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Rosalie D. Heart

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Veterans and Peace Making
By Rosalie D. Heart
Saturday, January 28, 2012

Rated "G" by the Author.

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A visit to a Veterans home sparks hugs and peace making.




 Each year I take my two grandchildren to the Veteran's Home to say "Thanks" to the Veterans. Yesterday for the first time in four years, we were told we could not shake hands or even speak to a veteran because of the swine flu. I assured the receptionist we were not carriers and told her how much Noah and Malia looked forward to shaking hands with the veterans. She crossed arms over her chest and shook her head  "No." 

    At that moment, two men emerged from a nearby corridor. The older man, who was in a wheelchair was about my father's age and a younger man with a Vietnam name tag pushed the wheelchair.

    Undaunted, I said to the receptionist, "Just try and stop us. We will be fast."

    Malia, age 8, raced up to the older, white haired man, extended her hand and said loudly, "Thank you for making our country safe and me safe." He stared at her, smiled, extended his hand and cried. Noah, age 5, was next.  Even though they practiced their speeches before we arrived, Noah often surprises us with his spontaneity. He extended his hand and said, "Thank you for protecting our country so my grandmother was born, and then my mother was born, and now I am here." The older man, whose name was Tom laughed and shook Noah's hand, saying, "You're welcome, I'm sure."

     Then Malia moved to shake hands with the younger Veteran. He ignored Malia's outstretched hand and surprised us saying, "I need to give you a hug."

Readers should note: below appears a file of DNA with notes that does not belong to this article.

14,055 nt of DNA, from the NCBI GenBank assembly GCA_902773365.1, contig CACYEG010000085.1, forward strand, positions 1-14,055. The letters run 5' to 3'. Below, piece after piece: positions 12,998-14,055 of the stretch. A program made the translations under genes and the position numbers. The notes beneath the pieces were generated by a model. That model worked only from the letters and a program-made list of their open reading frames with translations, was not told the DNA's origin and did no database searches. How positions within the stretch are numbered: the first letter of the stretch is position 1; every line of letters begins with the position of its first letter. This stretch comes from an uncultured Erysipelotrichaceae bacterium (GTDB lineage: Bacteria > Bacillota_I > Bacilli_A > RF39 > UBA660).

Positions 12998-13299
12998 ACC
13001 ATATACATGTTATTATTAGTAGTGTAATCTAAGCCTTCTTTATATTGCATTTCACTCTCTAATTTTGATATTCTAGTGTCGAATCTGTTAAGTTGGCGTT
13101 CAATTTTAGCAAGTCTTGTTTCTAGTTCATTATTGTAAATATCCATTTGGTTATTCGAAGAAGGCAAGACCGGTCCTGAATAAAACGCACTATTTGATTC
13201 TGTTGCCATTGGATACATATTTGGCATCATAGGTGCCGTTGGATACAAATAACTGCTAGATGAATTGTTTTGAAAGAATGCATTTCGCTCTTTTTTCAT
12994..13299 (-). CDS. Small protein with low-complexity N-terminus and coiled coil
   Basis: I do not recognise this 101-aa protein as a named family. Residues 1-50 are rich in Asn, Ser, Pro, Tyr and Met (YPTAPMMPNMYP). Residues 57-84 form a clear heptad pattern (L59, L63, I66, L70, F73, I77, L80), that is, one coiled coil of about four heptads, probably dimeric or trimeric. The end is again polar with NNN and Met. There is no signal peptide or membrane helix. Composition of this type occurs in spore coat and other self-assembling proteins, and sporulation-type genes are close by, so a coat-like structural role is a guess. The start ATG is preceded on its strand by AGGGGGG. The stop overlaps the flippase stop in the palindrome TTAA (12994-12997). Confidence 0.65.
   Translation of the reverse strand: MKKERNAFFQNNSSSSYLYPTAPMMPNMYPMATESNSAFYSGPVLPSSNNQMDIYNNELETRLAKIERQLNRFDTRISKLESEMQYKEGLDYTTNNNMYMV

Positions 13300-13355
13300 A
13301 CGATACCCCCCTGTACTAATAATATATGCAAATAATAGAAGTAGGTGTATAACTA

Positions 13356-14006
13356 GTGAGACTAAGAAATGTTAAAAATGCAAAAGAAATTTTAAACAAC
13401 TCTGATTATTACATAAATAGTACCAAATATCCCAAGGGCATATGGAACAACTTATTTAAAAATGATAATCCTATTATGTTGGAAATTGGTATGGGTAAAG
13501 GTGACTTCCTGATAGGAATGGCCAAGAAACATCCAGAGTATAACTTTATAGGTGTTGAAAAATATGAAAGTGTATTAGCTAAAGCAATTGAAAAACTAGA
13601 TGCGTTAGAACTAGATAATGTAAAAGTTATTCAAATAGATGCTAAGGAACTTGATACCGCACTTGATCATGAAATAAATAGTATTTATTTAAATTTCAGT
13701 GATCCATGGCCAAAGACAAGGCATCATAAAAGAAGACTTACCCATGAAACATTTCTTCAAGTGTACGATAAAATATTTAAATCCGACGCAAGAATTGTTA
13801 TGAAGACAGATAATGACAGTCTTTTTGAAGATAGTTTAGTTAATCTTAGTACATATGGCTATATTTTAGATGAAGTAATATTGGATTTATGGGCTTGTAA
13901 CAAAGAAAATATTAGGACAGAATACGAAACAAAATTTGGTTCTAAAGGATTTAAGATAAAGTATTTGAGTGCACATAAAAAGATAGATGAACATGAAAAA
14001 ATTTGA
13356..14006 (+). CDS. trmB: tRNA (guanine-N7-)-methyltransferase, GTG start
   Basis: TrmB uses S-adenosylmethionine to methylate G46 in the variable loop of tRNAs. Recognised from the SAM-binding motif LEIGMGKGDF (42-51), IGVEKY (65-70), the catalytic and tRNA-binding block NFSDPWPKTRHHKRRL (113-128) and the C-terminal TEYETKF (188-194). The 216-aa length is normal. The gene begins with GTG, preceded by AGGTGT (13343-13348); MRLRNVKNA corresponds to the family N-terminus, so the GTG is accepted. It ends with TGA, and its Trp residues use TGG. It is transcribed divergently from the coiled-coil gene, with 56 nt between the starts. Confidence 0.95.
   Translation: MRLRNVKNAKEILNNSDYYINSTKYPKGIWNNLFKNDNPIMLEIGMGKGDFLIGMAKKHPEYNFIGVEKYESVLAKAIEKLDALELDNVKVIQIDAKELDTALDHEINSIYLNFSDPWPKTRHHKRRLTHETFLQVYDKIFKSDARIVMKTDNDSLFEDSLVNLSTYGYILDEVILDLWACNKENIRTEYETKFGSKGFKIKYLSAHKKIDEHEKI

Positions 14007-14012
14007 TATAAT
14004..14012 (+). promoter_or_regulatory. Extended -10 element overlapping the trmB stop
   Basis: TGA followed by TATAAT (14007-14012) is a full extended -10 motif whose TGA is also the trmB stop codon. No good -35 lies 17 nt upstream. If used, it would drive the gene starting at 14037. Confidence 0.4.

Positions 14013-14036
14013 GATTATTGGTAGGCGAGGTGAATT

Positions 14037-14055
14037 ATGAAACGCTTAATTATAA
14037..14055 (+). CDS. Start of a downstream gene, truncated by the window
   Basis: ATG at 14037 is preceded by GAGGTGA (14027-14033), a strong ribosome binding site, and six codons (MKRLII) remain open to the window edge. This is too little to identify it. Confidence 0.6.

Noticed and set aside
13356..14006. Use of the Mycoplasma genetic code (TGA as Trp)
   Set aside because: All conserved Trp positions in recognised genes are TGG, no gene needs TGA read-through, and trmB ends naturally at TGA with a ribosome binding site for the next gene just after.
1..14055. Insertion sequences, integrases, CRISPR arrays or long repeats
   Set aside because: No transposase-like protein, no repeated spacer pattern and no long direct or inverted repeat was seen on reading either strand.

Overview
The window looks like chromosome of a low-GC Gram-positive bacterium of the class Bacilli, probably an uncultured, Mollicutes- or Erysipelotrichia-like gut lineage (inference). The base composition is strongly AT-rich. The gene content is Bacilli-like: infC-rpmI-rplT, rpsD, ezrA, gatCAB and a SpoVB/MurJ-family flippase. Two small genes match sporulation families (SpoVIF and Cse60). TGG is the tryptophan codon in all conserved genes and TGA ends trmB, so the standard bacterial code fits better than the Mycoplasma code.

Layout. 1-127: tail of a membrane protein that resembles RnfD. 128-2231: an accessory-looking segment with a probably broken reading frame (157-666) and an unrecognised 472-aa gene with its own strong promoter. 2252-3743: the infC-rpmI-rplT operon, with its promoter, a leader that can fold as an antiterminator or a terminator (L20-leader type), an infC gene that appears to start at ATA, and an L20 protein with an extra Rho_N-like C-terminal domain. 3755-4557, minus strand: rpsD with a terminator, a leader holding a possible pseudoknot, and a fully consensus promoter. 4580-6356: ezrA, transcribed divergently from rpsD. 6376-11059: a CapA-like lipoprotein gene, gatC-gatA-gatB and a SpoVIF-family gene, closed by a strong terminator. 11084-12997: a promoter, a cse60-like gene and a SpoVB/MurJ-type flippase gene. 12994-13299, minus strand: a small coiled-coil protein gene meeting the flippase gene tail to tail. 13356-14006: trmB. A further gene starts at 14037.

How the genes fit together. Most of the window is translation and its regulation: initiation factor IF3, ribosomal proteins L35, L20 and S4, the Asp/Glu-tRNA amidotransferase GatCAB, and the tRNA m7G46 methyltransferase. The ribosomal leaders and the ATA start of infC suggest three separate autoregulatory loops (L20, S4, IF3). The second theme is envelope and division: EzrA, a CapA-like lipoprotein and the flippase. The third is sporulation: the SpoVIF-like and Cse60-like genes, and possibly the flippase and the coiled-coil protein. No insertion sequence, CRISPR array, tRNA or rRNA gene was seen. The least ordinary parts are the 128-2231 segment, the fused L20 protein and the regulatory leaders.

She looked confused and glanced at me for a clue about what to do. I nodded. She looked embarrassed, but she smiled and returned his hug. Then he looked at me and said, "I need to hug you, too. I giggled and we hugged each other.

    Then he surprised me and said, "I'll bet you were one of those peace protesters."

    "Yes," I admitted. "How could you tell?"

    "You look the type," he said.

    “And I'll bet you were one of those perpetual re-enlistees."

    "Yep, I upped three times," he replied.

We both laughed and hugged one another again.

    "Imagine that and now forty some years later and here we are  hugging.

    Tears filled my eyes. The receptionist walked towards us and she was crying, too. We all held hands and just looked into one another's eyes and smiled.

    I left feeling flooded with love and appreciation. I also was aware that I wanted to thank more veterans more of the time. One day a year was no longer enough. I also imagined hugs might be an essential part of our thank you from this time into the future and I laughed out loud as I remembered an old bumper sticker: Arms Are For Hugging.


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Reviewed by John Domino 7/11/2012
A very nice write Rosalie.
I will visit a WWII vet today.
We will meet in an incarcerated home for boys.
It's a graduation day for them but we will talk after.
His life is filled with stories that need to be recorded.
After all they will not be with us much longer.


Reviewed by Thomas Mutchler 3/10/2012
Very, very touching. Excellent write.

Reviewed by J Howard 1/29/2012
what a wonderful story that brought tears of pride to my eyes and love into my heart. thanks so much for sharing

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